Bradshaw was sitting in a plum tree in Hanks’ backyard. Under the tree was a sand box that nobody played in any more because Snort was away at the hospital so much of the time and Hanks had to go to school. Close to the garage was a pear tree, the strongest and biggest and oldest tree in the yard. On one of it’s wise old branches hung a now seldom used swing Dad had hung there for Hank’s a few years ago.
Mom had a garden under the windows of the built- in porch at the back of the house. It was a small yard, but it held trees and a vegetable garden and lilacs and sweet peas and poppies and bushes with puffy white flowers that covered the green leaves and looked a lot like tiny snow balls. There was a picnic table where Mom pitted sour red cherries in the summer time and canned them so they could have cherry cobbler in the winter. Mom made really really good cherry cobbler. A full family backyard Mom called it.
Bradshaw watched Mom pull the car up in the alley way behind their yard and park it in front of the garage. She climbed out of the car, slammed the door shut and went to the trunk of the car. Hanging out of the trunk was a spindly branchy stick that look rather sick and very fragile. It was maybe about 3 feet tall.
Mom took the sick looking stick and a shovel that was leaning against the garage and began to dig a hole in the middle of the backyard. The soil was dry and hard and mom worked until sweat began to trickle down her forehead into her eyes. It was clearly a big job for such a pitifully small piece of wood. When she made a hole big enough for the thread- like things hanging on what might be the bottom of the stick she stuck it in and covered it with the dirt she had dug up. Then she got the hose from the side of the house and watered whatever it was she was working so hard to bury.
Mom stood quietly looking at her handiwork, her hands folded in front of her, the sweat rubbed away with a handkerchief she had in her pocket, and a soft contented smile on her face. She reached out tenderly and stroked the spindly branches, made a big satisfied sighing sound and walked into the house.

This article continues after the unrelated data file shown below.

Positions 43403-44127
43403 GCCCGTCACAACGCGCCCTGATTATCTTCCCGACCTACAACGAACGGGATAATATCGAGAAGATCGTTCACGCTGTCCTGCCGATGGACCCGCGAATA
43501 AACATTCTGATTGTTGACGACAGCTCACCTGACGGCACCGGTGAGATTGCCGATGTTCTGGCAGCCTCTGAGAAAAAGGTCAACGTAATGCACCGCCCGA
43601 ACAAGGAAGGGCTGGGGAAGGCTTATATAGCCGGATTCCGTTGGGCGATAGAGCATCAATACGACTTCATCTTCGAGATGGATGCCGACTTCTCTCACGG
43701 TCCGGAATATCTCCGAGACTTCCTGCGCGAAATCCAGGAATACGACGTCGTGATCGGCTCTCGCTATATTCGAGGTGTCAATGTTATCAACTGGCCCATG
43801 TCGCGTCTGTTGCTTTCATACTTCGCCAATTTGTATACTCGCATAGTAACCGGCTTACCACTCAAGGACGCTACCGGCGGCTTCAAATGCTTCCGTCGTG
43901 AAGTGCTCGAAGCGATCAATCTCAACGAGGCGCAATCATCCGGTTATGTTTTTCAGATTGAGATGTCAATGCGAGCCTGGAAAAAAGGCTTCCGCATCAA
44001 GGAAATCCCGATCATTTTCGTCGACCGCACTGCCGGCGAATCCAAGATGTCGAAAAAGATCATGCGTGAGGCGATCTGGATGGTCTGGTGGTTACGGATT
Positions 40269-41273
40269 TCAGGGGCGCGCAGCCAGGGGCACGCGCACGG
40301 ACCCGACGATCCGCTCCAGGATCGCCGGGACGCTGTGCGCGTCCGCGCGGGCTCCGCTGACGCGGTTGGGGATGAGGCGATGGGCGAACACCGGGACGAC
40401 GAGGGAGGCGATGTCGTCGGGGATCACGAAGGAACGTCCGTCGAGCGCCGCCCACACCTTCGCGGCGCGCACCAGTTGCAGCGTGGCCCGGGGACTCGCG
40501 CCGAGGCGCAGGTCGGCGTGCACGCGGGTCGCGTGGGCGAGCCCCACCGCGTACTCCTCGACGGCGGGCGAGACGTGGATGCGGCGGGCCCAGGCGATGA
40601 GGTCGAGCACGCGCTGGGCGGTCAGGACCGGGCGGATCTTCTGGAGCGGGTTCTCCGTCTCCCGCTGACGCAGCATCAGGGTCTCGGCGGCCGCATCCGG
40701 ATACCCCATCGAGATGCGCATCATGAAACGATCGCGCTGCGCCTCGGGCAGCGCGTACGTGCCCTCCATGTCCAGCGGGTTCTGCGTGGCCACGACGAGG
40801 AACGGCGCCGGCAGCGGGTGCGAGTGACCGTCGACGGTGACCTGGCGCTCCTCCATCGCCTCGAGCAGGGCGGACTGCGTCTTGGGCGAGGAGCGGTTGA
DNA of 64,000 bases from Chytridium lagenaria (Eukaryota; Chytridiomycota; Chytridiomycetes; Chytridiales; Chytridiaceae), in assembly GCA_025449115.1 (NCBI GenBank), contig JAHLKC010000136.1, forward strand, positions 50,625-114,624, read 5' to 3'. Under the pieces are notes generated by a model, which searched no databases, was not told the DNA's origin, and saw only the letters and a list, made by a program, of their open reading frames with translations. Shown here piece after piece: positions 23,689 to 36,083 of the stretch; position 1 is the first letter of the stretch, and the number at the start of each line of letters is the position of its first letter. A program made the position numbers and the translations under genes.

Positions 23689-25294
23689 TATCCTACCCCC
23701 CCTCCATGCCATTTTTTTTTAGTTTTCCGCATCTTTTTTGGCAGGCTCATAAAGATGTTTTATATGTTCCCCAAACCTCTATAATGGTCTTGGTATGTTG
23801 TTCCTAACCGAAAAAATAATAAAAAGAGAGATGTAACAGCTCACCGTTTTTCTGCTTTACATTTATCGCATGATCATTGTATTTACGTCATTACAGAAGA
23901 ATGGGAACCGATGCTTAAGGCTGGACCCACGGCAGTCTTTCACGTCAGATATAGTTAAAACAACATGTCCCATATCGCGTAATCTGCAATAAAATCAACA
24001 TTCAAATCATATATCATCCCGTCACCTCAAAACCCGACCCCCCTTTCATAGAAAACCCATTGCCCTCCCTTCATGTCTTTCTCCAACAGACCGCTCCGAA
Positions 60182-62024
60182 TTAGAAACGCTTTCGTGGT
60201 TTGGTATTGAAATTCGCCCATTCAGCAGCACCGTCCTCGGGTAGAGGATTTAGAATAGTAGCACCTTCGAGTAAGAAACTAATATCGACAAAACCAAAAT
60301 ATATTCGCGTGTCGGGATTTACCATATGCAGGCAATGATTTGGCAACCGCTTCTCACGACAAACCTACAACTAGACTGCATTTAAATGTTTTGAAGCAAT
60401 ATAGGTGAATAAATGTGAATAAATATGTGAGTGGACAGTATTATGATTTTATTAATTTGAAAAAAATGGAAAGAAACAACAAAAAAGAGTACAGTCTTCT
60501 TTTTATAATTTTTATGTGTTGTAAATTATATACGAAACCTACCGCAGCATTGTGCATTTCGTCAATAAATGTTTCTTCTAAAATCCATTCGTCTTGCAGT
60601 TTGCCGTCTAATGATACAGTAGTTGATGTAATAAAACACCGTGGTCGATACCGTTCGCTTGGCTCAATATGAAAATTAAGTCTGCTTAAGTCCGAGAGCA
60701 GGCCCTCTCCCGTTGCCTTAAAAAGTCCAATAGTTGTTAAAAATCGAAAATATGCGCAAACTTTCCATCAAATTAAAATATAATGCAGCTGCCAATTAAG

Bradshaw climbed among the thick strong plum tree branches and kept on the look out for Hanks. She should be coming home from school soon. Maybe there would be time for a quick nap or, thought Bradshaw, maybe it would just be good to stretch out on a branch and have a good think. Thinking was always helpful when people did strange things. Like, why did mom work so hard and feel so proud of all she had been doing just now? What was that all about?
Hanks decided to take a short cut on her way home from school for lunch. She scooted down the alley and skipped past two neighbour’s houses then popped right into her own yard. She stopped short. What was that thing sticking out of the ground in the middle of her yard? Ugly! For sure ugly. An old ugly dead stick sticking up out of the ground looking terrible. Hanks went over to the ugly spindly stick and yanked it out of the ground and threw it in the heap of leaves and garden stuff at the end of the yard almost in the alley.
Mom was standing on the back porch when Hanks trashed the branch and she called out, Don’t Hanks. Don’t hurt my apple tree! Ha, Hanks called back. You can’t fool me. You played a trick, Mom. That is not an apple tree. It is a dead stick.
Mom walked briskly down the back porch steps over to the garden heap and rescued her tree. She went over to the hole that still had loosened dirt and buried it once again. Then she got the hose and gave it another drink.
Hanks watch Mom return to the house. When the back door was closed Hanks looked up at Bradshaw in the plum tree and said, Mom thinks she can play a trick on me but she can’t fool me. And Hanks marched over to the by now ratty looking tree or branch or stick or whatever the heck it was and once again yanked it out and threw it into the heap of trash. Then she ran into the house and got washed up for lunch. When Hanks walked past the dead looking thing on top of the trash as she went back for afternoon school, she gave it a withering look and shook her head. What a silly trick to try to play on me she muttered.
Bradshaw stayed in the tree until school was out in the afternoon. It felt like a long and baffling day. When Hanks walked into the yard around 3:15 and saw the dead stick trying to stand up tall and straight in the yard yet once again, she got very angry. Tricks, tricks, I hate tricks, Hanks sputtered as she grabbed the stick out of the ground and once again threw it away.
At dinner that night Mom’s eyes were red and watery and she was very quiet. Mom and Dad and Hanks ate without speaking until near the end of dinner when Mom said, Fruit trees mean a lot to me Hanks. I paid money for that tree.
When I was a little girl I didn’t have enough to eat. My brothers and sisters were hungry too. I have a garden and I plant fruit trees so I will always know that I have food for you and your brother. I love fruit trees. They help me feel safe. Fruit is very precious and trees show their love for us by nurturing us with food and shade and fuel for a fire and wood to build homes. Trees mean love.
On her way to school the next morning Hanks planted the failing apple tree in the spot in the middle of the yard that Mom and made for it. When she came home from school for lunch she saw that Mom had pulled the little tree out of the hole in the ground and put it back on the pile with the other garden waste.
Hanks wished she hadn’t killed Mom’s love.